Today the leaders of Bulgaria and Romania will sign in Luxembourg the countries’ accession
treaties, which lay out the terms of membership. The ceremonial act, which
takes place today, will be one of the final formal steps before the two states
join the EU on 1 January 2007. A Commission report due in November could still
trigger safeguard clauses to postpone their accession by one year if either
of the countries fails significantly in pushing for necessary reforms in their
respective problem areas. However, after the signing of the treaties, Bulgaria
and Romania will get a slightly enhanced status of "accession countries" – as
opposed to previously being labelled as 'candidates'. Their representatives
will start attending the EU's Council of Ministers and parliamentary meetings
as observers, without voting powers.

International agenda

Aside from Bulgaria
and Romania, the beginning of this week will also be focused on a range
of external relations issues that appear on EU Foreign ministers' agenda.
Following last week’s visit by Commission President Jose Manuel Barroso
to Moscow, the ministers will debate the current state of EU-Russia dialogue
ahead of
a summit between the two parties on 10 May. While there appears to be
a
movement towards agreement on co-operation in four major areas: economy;
freedom, security
and justice; external security; culture, education and research, there
are still some contentious issues on the table. These concern visa rules
between
Russia and EU’s Schengen zone, Moscow’s human rights and
Chechnya policy and border agreements with Estonia and Latvia.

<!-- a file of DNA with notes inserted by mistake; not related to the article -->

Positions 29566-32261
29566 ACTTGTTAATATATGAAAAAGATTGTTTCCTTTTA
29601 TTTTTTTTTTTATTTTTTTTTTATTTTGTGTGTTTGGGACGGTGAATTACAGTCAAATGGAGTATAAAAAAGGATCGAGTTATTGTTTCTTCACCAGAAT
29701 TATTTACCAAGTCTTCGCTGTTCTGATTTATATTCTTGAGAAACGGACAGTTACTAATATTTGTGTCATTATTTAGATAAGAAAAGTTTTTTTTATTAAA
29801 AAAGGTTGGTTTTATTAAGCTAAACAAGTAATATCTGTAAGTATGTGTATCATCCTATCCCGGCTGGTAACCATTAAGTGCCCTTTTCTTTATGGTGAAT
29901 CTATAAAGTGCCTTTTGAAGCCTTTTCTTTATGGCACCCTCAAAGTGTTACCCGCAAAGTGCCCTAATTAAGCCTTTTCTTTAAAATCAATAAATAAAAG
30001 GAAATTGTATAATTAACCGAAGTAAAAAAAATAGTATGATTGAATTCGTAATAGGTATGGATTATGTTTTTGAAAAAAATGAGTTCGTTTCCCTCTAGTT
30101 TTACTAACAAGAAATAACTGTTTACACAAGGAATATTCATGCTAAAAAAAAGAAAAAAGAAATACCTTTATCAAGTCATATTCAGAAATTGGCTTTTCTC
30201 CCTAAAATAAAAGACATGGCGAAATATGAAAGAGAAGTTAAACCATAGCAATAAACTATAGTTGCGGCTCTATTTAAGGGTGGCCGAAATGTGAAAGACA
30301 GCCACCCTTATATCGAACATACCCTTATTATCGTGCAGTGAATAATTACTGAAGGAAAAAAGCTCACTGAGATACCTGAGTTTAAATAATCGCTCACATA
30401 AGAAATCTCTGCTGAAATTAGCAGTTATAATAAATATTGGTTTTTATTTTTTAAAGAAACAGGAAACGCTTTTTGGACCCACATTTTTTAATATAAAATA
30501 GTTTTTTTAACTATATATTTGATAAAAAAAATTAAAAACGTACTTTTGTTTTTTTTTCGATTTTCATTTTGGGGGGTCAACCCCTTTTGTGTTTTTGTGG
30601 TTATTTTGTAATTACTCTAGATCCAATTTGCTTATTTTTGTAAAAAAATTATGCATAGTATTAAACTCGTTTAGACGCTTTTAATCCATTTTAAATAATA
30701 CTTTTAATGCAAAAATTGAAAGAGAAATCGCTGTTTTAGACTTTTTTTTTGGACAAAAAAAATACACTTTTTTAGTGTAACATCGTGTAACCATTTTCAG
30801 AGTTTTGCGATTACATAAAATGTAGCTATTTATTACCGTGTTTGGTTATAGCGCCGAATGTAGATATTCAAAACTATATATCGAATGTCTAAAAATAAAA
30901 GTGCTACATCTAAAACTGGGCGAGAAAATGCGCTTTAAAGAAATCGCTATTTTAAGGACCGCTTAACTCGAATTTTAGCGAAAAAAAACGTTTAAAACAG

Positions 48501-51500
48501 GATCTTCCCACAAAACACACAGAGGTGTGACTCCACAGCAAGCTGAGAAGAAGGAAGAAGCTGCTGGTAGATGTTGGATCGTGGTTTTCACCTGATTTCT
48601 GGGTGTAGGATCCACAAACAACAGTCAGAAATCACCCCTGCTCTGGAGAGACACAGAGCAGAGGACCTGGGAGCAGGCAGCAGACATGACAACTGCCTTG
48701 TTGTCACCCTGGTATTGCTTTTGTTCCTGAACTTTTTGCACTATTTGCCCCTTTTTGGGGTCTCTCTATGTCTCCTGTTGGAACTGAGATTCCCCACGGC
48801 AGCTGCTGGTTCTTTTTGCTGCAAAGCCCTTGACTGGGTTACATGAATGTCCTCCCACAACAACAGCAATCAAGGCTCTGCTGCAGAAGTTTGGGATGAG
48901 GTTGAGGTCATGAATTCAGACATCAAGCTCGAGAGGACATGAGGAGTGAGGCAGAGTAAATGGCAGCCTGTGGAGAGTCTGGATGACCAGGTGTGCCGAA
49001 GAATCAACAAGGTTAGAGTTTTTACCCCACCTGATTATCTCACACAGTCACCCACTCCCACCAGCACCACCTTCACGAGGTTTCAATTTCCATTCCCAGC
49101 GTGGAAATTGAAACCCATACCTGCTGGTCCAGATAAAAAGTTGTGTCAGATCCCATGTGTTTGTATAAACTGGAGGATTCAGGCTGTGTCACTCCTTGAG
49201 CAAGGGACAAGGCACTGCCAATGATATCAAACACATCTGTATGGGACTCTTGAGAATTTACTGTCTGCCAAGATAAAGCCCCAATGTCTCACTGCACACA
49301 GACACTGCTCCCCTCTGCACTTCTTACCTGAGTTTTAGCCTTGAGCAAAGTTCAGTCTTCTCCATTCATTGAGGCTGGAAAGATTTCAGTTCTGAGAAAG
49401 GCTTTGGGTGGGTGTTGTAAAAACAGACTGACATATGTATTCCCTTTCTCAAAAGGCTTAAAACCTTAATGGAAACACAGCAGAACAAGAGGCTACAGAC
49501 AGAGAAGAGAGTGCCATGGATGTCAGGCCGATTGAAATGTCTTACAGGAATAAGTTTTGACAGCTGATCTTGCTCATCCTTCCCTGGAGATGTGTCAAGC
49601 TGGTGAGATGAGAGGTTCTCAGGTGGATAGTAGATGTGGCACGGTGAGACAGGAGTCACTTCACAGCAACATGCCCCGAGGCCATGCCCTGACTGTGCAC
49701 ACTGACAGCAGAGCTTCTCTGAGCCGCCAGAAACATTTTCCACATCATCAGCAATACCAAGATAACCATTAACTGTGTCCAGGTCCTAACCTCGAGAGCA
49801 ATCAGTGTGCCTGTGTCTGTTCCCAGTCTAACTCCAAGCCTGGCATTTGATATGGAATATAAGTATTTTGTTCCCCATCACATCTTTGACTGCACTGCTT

Also featuring
on
the ministers' agenda is Zimbabwe after the recent parliamentary elections,
along
with other pressing issues in Africa’s Great Lakes region, as well
as developments in Iraq, the Middle East and in the Western Balkans.

Finally,
ministers
will consider the Commission’s proposals to improve the EU’s
preparedness for disasters, as a follow-up to the evaluation of Europe’s
response to the Indian Ocean tsunami earlier this year, while the EU
executive will
debate plans for more Europe’s aid to the region at its regular
meeting.

Economic issues

On Wednesday 27 April, the Commission will also
discuss
a draft EU budget for 2006. It will be the first spending plan entirely
in the hands
of President Barroso’s team, and "its priorities will be clearly
reflected in it," according to Commission’s spokeswoman. At
the same time, it will be the last annual budget based on the previous
financial
perspective, the EU’s seven-year budgetary framework.

Human rights
under the spotlight


Human rights will be the buzzword in the European
Parliament this
week. A two-day public seminar attended by national MPs, Commission President
Barroso, European Parliament’s President Josep Borrell and several
leading figures in the area of human rights will express their opinions
on how to move "from
words to deeds or how to make rights a reality." Furthermore, MEPs
will on Wednesday discuss a report by Simon Coveney (EPP-ED) about human
rights
in the world and the relevant EU’s policies to pursue their protection.
They will also contemplate the Commission’s statement on the situation
of Roma minorities in Europe.

 

OTHER EVENTS

General Affairs and External
Relations Council, Luxembourg: 24 – 26 April 2005

Agriculture and
Fisheries Council, Luxembourg: 26 April 2005

European IST Prize, Brussels:
26 April
2005

Info Days
Joint Research Centre, Brussels: 26 – 28 April 2005

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